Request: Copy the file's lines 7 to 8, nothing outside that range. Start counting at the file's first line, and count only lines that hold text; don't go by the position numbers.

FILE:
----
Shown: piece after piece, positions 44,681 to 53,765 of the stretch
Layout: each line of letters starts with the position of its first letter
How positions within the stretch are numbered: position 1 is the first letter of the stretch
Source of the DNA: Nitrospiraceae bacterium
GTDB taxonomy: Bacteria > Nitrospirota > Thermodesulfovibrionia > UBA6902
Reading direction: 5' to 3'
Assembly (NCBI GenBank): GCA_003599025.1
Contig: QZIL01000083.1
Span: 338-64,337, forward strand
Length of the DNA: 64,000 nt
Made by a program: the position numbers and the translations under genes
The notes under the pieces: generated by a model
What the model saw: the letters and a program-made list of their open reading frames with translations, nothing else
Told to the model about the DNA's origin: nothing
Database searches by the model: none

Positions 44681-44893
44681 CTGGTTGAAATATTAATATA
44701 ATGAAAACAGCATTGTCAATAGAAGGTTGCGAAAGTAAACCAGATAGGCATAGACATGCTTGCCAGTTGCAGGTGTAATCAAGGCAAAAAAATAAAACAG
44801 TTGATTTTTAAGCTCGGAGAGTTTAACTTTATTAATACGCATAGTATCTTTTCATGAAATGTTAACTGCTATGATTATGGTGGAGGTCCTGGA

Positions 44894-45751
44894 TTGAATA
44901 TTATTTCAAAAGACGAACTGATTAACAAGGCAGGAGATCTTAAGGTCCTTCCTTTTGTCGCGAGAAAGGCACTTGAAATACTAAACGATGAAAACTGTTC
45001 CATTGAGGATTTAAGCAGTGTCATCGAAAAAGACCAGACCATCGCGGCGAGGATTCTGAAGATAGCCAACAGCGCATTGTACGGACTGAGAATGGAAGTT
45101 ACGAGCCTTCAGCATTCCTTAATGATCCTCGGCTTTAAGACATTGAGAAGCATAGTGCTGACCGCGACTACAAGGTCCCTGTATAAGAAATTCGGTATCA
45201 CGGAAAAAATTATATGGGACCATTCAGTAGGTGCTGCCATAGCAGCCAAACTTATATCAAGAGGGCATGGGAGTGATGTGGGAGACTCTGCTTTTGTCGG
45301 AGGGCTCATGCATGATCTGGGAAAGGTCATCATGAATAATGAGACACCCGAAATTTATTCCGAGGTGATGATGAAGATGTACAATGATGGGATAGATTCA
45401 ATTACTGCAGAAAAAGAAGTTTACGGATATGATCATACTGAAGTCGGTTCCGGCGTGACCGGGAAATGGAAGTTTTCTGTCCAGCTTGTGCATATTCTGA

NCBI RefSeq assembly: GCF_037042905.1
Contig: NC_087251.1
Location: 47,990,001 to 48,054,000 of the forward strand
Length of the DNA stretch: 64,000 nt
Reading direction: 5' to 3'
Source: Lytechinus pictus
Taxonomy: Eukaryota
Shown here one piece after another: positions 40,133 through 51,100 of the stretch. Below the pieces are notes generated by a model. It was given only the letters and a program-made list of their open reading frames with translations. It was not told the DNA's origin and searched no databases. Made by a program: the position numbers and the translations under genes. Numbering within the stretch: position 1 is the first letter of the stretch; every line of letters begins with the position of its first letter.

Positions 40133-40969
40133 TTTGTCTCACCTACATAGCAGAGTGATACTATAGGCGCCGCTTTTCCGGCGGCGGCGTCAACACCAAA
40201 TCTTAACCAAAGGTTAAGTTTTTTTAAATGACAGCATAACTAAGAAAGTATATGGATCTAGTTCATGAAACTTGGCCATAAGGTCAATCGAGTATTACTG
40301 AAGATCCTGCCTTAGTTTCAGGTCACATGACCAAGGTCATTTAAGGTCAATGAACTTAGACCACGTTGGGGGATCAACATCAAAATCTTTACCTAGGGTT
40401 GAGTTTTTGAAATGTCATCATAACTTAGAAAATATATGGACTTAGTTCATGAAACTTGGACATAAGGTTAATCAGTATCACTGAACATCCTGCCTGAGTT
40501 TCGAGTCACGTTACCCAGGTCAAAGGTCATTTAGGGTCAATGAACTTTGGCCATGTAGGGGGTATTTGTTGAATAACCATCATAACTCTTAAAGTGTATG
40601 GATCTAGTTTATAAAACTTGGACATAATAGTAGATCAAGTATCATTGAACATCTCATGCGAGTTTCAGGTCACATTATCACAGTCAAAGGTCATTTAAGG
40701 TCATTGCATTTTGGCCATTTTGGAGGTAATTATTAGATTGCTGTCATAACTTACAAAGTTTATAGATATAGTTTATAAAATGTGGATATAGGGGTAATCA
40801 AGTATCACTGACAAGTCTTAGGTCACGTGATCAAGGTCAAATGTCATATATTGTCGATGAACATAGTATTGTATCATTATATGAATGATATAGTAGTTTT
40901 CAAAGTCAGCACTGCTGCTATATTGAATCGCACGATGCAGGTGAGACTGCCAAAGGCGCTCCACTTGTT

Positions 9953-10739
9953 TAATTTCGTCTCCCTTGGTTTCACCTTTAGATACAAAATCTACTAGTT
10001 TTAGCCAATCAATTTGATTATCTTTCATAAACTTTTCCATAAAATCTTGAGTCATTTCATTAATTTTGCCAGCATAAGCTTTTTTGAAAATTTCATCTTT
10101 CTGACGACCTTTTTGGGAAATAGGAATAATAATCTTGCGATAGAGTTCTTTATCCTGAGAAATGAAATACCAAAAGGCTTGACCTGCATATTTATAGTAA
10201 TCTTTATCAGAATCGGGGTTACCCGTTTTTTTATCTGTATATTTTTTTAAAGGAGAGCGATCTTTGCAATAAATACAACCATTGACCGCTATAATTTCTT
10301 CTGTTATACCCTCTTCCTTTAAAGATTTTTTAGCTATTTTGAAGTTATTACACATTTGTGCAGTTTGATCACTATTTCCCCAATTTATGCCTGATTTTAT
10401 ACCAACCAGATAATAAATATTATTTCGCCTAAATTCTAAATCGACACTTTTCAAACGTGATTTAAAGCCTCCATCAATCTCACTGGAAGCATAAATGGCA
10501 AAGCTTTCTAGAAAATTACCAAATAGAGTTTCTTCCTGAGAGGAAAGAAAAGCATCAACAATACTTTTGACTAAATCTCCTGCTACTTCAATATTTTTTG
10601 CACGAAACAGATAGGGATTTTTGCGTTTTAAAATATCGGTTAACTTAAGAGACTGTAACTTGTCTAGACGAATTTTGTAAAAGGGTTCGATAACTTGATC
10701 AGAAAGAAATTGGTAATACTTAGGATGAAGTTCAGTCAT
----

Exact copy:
Assembly (NCBI GenBank): GCA_003599025.1
Contig: QZIL01000083.1